Auckland councillors have voted by the narrowest of margins to stop housing being built on the Crater Hill volcano at Papatoetoe.

Councillors voted 10-9 to reject the recommendation of an independent hearings panel to partly rezone Crater Hill for up to 575 houses.

Councillors made the decision on day three of a marathon meeting to make final decisions on the new blueprint for the city, or Unitary Plan.

The outer slopes of the tuff volcano and crater lake could be turned into single and mixed housing zone, the panel said.


But council officers said the area is not suitable for houses, saying it was an outstanding natural feature with significant cultural and heritage value.

Environmentalists have been fighting for years to preserve the privately owned volcano.

Geoscience Society president Dr Adrian Pittari said it was the "best preserved tuff volcano in Auckland with the best example in New Zealand of a lava lake that has partly drained back down the volcano's throat at the end of the eruption".

The Self family trust, which runs a privately owned 106ha beef cattle farm on the ancient low-rise volcano, wants to allow homes aimed at low- and middle-income earners.

A trustee who is also the family's accountant, Roger Clark, had appealed to councillors to allow the housing to help meet South Auckland's desperate shortage of affordable homes.

"If Auckland is not going to grow in areas like this, where are people going to be housed?" he asked.

The decision was made after only one speaker on the issue, Dick Quax, said the area would not be carpeted with houses, and most of the land would be protected.

Councillors voted 13-4 to reject a recommendation to extend the rural urban boundary north of Long Bay into the Okura estuary and rezone 130ha for housing.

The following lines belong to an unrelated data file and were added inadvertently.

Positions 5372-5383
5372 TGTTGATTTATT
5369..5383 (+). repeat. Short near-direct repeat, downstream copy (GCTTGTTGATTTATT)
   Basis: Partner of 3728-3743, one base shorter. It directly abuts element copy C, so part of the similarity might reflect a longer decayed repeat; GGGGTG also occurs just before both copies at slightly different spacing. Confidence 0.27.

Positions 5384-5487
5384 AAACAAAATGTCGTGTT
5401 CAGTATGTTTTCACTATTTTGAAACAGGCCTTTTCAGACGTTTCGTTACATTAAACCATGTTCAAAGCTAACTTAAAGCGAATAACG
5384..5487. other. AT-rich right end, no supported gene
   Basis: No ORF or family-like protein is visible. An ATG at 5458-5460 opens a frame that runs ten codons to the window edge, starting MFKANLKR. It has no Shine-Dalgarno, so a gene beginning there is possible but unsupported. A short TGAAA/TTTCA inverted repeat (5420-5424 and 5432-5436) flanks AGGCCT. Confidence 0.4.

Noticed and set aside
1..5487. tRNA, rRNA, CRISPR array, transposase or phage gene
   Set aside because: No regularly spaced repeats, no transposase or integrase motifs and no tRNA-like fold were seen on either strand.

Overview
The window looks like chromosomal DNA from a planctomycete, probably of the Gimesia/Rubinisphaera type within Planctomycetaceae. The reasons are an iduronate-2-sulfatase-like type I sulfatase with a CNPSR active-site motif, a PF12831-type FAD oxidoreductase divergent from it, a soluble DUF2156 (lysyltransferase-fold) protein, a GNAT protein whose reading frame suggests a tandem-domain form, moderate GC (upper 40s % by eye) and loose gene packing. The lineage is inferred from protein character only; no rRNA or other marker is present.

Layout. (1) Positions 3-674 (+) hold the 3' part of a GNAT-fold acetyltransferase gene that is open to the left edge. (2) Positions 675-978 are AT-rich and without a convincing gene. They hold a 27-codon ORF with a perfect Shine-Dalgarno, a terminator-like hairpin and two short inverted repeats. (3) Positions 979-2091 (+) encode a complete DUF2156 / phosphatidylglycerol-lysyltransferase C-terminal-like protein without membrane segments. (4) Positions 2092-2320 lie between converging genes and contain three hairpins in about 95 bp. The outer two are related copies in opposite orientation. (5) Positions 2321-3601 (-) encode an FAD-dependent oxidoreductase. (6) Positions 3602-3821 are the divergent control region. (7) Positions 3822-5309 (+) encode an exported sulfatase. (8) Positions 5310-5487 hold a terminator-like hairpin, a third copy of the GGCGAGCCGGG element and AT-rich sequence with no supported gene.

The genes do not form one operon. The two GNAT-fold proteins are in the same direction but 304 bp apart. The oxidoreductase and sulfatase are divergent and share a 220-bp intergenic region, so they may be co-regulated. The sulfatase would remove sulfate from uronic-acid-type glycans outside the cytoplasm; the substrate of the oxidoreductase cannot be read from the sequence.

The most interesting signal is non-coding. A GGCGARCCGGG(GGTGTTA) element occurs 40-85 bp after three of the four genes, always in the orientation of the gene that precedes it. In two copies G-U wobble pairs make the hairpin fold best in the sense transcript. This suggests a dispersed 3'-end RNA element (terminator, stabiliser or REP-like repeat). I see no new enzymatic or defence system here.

The decision is on hold, pending more information on reasons for the decision and alternative provisions.

Albany councillor Wayne Walker said the Okura estuary was one of the most significant estuaries in the Auckland region, which is relatively uncontaminated.

"Overall the number of homes is not great. We are allowing intensification almost everywhere and not getting much back in the way of environmental gains," Walker said.

Concerns about badly designed houses have led to controls being tightened up in the Unitary Plan.

Auckland councillors voted this morning to reduce the number of dwellings allowed to be built in the mixed housing zones as of right from four to two.

This will mean anyone building three or more houses in these zones will require a resource consent and the checks and balances that go with that.

They rejected a recommendation from the hearings panel to allow up to four dwellings to be built in the mixed housing suburban and mixed housing urban zones - which make up the majority of the existing urban area - without a consent.

The decision was taken without any debate.

Officers said there is a high risk of poor design outcomes from the panel's proposal.

In an email to councillors, Auckland 2040 spokesman Richard Burton said more than 90 per cent of new residential developments in Auckland were for four or less dwellings.